A View on post-BREXIT not yet discussed
In general I tend to agree that the economic data banded around from both sides of the EU Referendum argument to be irrelevant, not least because such data will be skewed by undeclared terms of reference, and vested interests. However, there are referendum issues not being addressed, and a likely outcome scenario not even discussed.
We invariably hear both Cameron and Corbyn declare that we should remain in a REFORMED EU, but has any political commentator asked what they mean by REFORMED, and how they intend to achieve such reform? Not to my knowledge. This is a very important point as I would suggest that the deal that Cameron produced at the start of the referendum is little better in the medium to long-term than the agreement waved at the people by Chamberlain just before WWII.
As a seasoned player in real-world geo-politics and geo-economics for over 35 years I would like to suggest a likely outcome of a BREXIT vote. Certainly there will be much hostile media posturing by EU mandarins, not least to try to prevent a rush to the exit by other member States. However, behind closed doors the mood will be far more sober as Germany almost certainly cannot sustain the EU without the UK. It is reasonably certain that free trade will continue as the German Government could not sustain the wrath of its corporate giants who export much to the UK, and we are well versed in the way that French farmers will bring the French Government into line. What I expect to happen is a call between Berlin (not Brussels) and London to determine what reforms would change the view of the British people. Thus the period following BREXIT would more likely be Treaty reform to put to the UK to keep the UK in. The UK Referendum result is not legally binding on the UK Government so a vote in the House of Commons to accept a revised (reformed) EU Treaty with a General Election in sight would likely keep us in the EU. The BREXIT would merely accelerate the reforms that are generally accepted as needed throughout most member States, with the full support of most member States. Thus a BREXIT vote could see us as a good citizen of Europe.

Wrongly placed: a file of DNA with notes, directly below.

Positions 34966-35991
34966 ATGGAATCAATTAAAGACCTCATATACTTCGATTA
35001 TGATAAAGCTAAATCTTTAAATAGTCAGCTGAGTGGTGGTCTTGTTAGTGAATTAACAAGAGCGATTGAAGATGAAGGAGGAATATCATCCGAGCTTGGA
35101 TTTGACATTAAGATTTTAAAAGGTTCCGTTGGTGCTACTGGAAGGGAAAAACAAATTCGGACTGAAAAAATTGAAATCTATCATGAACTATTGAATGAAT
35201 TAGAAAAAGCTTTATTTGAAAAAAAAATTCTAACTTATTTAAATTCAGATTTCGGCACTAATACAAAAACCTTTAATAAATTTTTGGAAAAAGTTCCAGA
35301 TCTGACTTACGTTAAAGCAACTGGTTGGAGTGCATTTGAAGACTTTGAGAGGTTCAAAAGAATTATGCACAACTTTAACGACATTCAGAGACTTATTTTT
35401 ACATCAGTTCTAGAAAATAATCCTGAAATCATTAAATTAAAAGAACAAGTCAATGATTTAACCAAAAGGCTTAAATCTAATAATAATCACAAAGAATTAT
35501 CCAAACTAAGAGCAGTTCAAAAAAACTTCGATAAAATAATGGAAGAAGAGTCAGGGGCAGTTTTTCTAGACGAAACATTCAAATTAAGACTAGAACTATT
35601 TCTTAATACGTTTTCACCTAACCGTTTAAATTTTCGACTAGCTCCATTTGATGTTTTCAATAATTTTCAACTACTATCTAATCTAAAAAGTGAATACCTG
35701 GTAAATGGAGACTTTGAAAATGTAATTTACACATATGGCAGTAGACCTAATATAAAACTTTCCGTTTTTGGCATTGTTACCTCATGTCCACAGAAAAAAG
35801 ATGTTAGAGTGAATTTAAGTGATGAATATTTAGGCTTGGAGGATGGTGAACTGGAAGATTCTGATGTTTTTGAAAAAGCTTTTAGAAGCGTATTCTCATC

Another important factor in this debate is the supremacy of English Law, especially in trade and finance. The reason that the City of London is the financial centre of the world is the global confidence in English Law over all others relating to trade, capital markets, and insurance. If this is diluted by EU supremacy then the resulting instability will be felt globally, as well as UK GDP. During my career Frankfurt has attempted on two occasions to steal part of this valuable asset, and France continues to dream of doing the same. Retaining the supremacy of English Law in this EU arena is vital to UK prosperity.
As for the global impact of BREXIT there is no doubt that there will be a short period of volatility but I would suggest that such volatility will pale against the global impact of the recent adjustment in China and its continued economic slowdown, and a Trump victory in November. Unfortunately, we live in times of a new breed of unscrupulous large blocks of wealth that avariciously feed on volatility purely for greed, and they have the wealth to exaggerate such volatility to maximise their profit. When will the G7 address this global instability?